The Cincinnati Free Press Co.
BY: A. MANN
Reflecting upon a wider deliberation of the free press in Cincinnati: A series of rotating columns upon the landmark constitutions and circular distributions of Cincinnati’s public newspapers and periodicals.
Of a returning review this article carries on by studied reflection upon the incised structure located at the corner of Ninth and addressed as 905 Vine Street, marked on the front-facing lintel as the Cincinnati Freie Presse that while being last converted of a Window Shade vendor, today appears stilled. As with the extending connection ranged within the free and public circulation pertaining to Cincinnati’s foremost main library in Ohio the nearby arrival hereupon is no random route resumed. This close junction rather intends to consider the underlying correlation formatively based from the promising foundation of the free press north of the Ohio River in 1793- of what was then marked as the Northwest Territory- followed in a abridged span of columns considering the further constitution and public distribution of newspapers and periodicals in and around Cincinnati.
There is though this inset series a intended retroactive reach toward a fuller conveyance of the conscious passing undertaken at this point as a meaningful contemplation pertaining to the past distribution of Cincinnati’s public presses, with the ensuing periodic endeavors conducted up to the present circulations within their respective publishing establishments; those being either conspicuously in operation or considered in such abiding place as a historical landmark as a further round deliberation that intends-along the way- to re-address the still-standing building bearing the scored attribution of Cincinnati Freie Presse.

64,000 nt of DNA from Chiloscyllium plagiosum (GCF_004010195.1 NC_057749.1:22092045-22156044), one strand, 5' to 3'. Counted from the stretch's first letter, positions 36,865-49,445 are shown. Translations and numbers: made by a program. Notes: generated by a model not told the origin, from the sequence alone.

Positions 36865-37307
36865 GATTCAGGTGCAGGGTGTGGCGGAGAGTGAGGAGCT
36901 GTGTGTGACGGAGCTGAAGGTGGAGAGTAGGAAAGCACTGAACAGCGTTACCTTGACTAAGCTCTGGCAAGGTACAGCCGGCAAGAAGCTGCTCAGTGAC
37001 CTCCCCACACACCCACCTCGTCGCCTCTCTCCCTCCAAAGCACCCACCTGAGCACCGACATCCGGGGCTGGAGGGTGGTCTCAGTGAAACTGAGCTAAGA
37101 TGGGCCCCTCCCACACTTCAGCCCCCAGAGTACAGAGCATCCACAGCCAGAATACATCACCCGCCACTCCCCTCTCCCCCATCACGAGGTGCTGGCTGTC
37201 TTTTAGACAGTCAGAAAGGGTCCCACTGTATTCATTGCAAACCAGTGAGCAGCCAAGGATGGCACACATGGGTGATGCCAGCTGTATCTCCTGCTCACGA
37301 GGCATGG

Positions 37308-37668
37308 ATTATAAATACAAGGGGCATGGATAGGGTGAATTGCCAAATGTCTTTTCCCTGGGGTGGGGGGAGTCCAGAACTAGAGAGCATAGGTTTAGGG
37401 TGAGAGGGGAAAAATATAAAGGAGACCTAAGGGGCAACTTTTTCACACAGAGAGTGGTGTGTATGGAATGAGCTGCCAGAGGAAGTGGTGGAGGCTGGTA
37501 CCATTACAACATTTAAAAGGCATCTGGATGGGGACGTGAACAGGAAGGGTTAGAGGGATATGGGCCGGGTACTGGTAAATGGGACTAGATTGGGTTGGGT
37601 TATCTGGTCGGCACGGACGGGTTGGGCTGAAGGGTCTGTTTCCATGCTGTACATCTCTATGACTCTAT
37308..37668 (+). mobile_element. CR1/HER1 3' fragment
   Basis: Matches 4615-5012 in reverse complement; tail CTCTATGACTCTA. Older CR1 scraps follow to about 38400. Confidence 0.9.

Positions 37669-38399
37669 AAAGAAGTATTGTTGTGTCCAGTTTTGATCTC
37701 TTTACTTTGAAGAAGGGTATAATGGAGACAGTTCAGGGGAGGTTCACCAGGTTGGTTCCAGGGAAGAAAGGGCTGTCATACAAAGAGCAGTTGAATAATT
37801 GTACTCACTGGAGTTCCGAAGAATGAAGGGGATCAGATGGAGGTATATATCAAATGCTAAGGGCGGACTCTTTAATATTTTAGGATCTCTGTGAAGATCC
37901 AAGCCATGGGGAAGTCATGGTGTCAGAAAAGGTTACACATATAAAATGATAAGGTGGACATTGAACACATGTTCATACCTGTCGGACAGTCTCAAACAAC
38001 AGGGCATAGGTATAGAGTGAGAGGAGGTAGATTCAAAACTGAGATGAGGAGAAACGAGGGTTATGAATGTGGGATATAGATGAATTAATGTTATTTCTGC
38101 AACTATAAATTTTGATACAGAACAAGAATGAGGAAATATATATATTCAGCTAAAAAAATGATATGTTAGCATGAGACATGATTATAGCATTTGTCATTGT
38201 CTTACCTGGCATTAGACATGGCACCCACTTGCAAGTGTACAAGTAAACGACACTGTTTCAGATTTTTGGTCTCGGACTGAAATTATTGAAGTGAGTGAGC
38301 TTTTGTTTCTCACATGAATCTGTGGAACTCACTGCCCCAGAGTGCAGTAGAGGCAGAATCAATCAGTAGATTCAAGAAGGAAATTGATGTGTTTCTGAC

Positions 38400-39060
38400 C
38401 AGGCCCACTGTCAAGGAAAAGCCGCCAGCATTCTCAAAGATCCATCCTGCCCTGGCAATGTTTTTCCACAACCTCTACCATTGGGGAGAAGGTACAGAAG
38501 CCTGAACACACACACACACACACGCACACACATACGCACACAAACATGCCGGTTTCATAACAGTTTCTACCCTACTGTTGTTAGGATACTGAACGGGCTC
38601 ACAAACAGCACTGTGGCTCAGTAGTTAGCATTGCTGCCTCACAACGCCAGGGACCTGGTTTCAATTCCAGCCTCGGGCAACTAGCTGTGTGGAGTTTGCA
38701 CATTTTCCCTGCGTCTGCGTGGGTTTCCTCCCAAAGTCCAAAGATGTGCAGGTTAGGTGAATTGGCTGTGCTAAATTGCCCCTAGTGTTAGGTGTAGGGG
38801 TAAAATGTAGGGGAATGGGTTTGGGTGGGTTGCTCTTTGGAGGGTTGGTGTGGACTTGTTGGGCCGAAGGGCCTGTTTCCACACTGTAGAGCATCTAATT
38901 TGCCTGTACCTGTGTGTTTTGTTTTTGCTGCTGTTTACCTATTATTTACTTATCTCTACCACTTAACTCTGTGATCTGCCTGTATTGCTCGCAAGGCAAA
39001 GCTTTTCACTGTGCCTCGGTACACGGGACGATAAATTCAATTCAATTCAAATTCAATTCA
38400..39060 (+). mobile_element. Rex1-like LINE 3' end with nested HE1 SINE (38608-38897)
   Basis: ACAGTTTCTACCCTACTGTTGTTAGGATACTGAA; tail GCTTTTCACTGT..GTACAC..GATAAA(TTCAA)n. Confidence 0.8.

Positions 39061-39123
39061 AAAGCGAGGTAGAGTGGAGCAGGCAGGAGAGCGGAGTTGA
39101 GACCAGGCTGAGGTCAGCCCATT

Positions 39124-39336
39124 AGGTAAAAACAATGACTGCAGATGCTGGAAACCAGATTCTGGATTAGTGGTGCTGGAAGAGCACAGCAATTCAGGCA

Confronting the shattered pressing promise to the people of Cincinnati: the designed malignity blotted by the Centinel of the North-Western Territory.
From this intricate re-consideration the beginning cast off can- as in applied multiple or overlapping contexts- be historically framed, possibly misread, otherwise overlooked, even intentionally abandoned or discarded. Going choicely forward to search the attributed frontier site where the foremost free press was conducted in Cincinnati, according to certain corresponding accounts, currently reveals-as it was set down-that the log cabin on the corner of Sycamore and Front Street is today long since been materially subsumed beneath the overarching construction of the Great American Ballpark. Concretely then what remains is the fugitive impressions that relay the prime newspaper published in the Northwest Territory- meant to particularly inform the renamed river town of Cincinnati- was the Centinel of the North-Western Territory from November 9, 1793 to June 11, 1796; in part ventured by editor and publisher William Maxwell.